Muscle Growth and Development in Intrauterine Growth Restricted Pigs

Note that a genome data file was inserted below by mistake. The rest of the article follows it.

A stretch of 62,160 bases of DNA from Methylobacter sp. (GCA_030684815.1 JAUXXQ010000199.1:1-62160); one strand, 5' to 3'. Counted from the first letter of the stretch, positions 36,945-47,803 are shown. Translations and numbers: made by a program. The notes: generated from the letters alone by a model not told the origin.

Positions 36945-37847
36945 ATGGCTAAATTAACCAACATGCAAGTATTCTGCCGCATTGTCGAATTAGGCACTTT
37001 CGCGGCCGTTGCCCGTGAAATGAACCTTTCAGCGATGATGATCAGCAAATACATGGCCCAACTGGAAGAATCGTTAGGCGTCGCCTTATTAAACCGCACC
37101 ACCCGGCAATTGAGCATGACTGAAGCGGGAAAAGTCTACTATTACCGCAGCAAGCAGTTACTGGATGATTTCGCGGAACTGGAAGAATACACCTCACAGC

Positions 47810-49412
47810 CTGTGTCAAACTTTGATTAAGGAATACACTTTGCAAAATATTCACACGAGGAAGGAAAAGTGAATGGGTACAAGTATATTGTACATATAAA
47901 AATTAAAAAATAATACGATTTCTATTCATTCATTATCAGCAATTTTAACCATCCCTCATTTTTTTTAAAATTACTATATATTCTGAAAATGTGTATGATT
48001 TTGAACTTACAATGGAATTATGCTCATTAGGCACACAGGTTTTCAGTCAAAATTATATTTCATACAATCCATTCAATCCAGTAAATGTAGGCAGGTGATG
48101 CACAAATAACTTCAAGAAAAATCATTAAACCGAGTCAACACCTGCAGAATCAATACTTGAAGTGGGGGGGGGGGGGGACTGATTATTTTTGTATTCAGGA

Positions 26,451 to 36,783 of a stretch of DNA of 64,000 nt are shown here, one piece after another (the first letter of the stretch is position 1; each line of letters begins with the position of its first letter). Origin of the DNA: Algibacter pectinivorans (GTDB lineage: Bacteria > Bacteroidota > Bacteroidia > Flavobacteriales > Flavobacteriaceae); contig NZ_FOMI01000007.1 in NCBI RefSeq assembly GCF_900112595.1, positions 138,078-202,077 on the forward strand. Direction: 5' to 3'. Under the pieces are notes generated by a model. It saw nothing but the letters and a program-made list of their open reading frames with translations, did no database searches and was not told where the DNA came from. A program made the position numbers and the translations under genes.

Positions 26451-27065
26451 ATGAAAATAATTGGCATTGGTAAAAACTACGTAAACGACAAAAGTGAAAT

Intrauterine growth restriction causes impaired growth and development of mammalian fetus, and leads to long-term negative effect on postnatal growth. Among domestic animals, pigs exhibit the most severe naturally occurring IUGR and reduced postnatal muscle growth. The objectives of this research project were to: 1) determine muscle stem cell characteristics in IUGR pigs; 2) determine how intrauterine growth restriction alters protein deposition in skeletal muscle; 3) investigate whether branched-chain amino acids (BCAA) are able to enhance protein synthesis in intrauterine growth restricted (IUGR) pig muscle. Newborn piglets were considered normal body weight (NBWT) or IUGR when birth weight was within ± 0.5 SD and -2 SD of litter average respectively. Muscle satellite cell numbers, believed to be the major nuclei source for postnatal muscle growth, were lower in newborn IUGR pigs which could result in reduced muscle hypertrophy potential. In addition, cultures derived from IUGR muscle satellite cells had a lower fusion percentage. Fewer satellite cells and impaired differentiation ability may contributor to impaired muscle growth in these pigs. Protein synthesis rate was significantly lower in IUGR pig hindquarter in the first hour after feeding, but BCAA supplementation had no effect on protein synthesis in IUGR pigs. Further, eukaryotic translation initiation factor 4E (eIF4E) expression is down regulated in IUGR pig muscle. These results suggest that impaired translation initiation may provide a plausible explanation for the lower protein synthesis rates observed in IUGR pigs. Overall, reduced muscle stem cell number and changes in their activity, as well as impaired translation initiation may be important explanations for compromised postnatal muscle growth in intrauterine growth restricted pigs.